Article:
An inversion scheme based on time-warping is presented for estimating seabed sound attenuation from modal dispersion of close-range single-hydrophone data. The dispersion information is extracted directly from the warped signal spectrum. Seabed sound speed and density are inverted from the modal group velocity curves, and the attenuation is inverted from the normalized modal amplitudes. The method is applied to experimental data collected in the Yellow Sea of China during the winter of 2002. The inverted sound speed and density are consistent with the sand-silt-clay sediment at the site, and the attenuation is nonlinear over the frequency band from 125–500 Hz.
Calibrating passive acoustic monitoring: Correcting humpback whale call detections for site-specific and time-dependent environmental characteristics134(2013); http://dx.doi.org/10.1121/1.4822319View Description Hide Description
This paper demonstrates the importance of accounting for environmental effects on passive underwater acoustic monitoring results. The situation considered is the reduction in shipping off the California coast between 2008–2010 due to the recession and environmental legislation. The resulting variations in ocean noise change the probability of detecting marine mammal vocalizations. An acoustic model was used to calculate the time-varying probability of detecting humpback whale vocalizations under best-guess environmental conditions and varying noise. The uncorrected call counts suggest a diel pattern and an increase in calling over a two-year period; the corrected call counts show minimal evidence of these features.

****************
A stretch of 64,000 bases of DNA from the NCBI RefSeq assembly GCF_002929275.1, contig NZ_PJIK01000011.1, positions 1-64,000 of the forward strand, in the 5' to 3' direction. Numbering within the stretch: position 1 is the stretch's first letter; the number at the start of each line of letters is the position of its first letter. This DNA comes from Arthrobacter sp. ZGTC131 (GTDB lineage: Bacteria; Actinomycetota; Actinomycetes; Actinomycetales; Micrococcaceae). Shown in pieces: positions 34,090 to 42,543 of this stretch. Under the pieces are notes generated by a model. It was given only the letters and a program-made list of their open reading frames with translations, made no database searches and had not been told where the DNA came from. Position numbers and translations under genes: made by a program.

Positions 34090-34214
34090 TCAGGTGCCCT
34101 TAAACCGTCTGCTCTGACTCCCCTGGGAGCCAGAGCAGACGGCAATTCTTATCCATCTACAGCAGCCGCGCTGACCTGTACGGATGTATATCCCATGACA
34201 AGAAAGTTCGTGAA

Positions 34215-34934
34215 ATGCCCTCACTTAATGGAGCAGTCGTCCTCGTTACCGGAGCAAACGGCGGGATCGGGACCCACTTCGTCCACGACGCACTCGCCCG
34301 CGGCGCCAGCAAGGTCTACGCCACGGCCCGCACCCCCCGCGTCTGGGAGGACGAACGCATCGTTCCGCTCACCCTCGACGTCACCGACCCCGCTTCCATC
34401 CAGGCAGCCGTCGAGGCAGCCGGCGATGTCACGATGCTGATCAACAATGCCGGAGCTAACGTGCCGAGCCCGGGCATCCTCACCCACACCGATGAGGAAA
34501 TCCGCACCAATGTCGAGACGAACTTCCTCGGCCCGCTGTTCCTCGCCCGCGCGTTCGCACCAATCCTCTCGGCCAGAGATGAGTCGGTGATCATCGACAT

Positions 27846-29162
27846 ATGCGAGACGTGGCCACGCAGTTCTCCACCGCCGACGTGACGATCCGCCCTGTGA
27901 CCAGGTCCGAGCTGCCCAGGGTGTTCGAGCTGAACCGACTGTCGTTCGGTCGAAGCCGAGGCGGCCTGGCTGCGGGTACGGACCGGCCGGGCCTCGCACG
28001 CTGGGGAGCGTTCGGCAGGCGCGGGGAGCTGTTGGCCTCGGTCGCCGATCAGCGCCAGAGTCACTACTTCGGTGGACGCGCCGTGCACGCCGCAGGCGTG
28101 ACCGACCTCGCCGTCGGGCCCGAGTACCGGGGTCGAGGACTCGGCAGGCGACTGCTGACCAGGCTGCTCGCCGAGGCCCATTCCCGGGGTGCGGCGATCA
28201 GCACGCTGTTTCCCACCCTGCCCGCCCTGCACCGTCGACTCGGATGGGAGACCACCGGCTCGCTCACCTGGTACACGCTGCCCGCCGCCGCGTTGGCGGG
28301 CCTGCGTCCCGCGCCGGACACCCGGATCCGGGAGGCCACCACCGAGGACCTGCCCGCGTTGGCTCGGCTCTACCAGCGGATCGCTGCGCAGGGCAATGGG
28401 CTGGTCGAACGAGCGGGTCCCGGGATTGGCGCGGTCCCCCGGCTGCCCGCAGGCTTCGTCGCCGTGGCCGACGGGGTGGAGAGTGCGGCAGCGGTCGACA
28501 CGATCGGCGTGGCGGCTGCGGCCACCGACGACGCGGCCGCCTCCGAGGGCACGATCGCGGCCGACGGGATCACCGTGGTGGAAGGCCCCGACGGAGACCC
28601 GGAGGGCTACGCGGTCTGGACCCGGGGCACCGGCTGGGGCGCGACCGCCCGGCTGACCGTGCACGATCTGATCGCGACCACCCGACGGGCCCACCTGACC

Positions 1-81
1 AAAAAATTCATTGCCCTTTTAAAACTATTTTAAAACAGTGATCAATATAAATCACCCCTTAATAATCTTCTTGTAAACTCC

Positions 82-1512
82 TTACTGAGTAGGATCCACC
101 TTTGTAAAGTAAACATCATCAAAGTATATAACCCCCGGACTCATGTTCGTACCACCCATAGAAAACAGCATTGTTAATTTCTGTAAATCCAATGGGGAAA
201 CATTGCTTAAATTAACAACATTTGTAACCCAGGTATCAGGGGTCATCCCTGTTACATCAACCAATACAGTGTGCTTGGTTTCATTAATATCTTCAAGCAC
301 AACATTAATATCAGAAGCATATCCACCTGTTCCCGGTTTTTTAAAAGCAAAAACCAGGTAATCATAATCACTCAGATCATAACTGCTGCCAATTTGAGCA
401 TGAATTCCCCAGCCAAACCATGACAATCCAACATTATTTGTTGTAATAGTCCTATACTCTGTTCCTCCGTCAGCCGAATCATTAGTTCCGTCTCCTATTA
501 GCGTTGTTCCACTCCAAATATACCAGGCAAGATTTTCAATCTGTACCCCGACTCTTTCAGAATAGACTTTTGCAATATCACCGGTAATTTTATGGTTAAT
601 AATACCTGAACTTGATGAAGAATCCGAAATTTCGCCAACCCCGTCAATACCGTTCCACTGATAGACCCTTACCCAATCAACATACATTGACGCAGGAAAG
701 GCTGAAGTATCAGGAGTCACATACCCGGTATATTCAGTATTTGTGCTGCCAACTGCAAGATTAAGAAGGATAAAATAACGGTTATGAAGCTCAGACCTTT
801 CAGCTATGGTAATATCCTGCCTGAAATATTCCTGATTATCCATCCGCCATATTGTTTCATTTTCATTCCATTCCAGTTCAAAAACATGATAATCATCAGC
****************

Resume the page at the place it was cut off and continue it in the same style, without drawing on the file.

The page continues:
134(2013); http://dx.doi.org/10.1121/1.4824036View Description Hide Description
Breebaart et al. [J. Acoust. Soc. Am. 110, 1089–1104 (2001)] reported that the masker bandwidth dependence of detection thresholds for an out-of-phase signal and an in-phase noise masker (N 0 Sπ ) can be explained by principles of integration of information across critical bands. In this paper, different methods for such across-frequency integration process are evaluated as a function of the bandwidth and notch width of the masker. The results indicate that an “optimal detector” model assuming independent internal noise in each critical band provides a better fit to experimental data than a best filter or a simple across-frequency integrator model. Furthermore, the exponent used to model peripheral compression influences the accuracy of predictions in notched conditions.
134(2013); http://dx.doi.org/10.1121/1.4820461View Description Hide Description
Effects of frequency-shifted feedback are typically examined using Eventide Harmonizer Series processors to shift the fundamental frequency (F 0) of auditory feedback during vocalizations, eliciting compensatory shifts in speaker F 0. Recently, unexpected intensity changes were observed in speakers' ear canals, corresponding with F 0 shifts. An investigation revealed that feedback time delays introduced by the processor resulted in phase shifts between feedback and unprocessed voice signals radiating into the ear canal via bone conduction, producing combination waves with gains as high as 6 dB. Shifts of this magnitude potentially alter the interpretation of previously published results and should be controlled in future studies.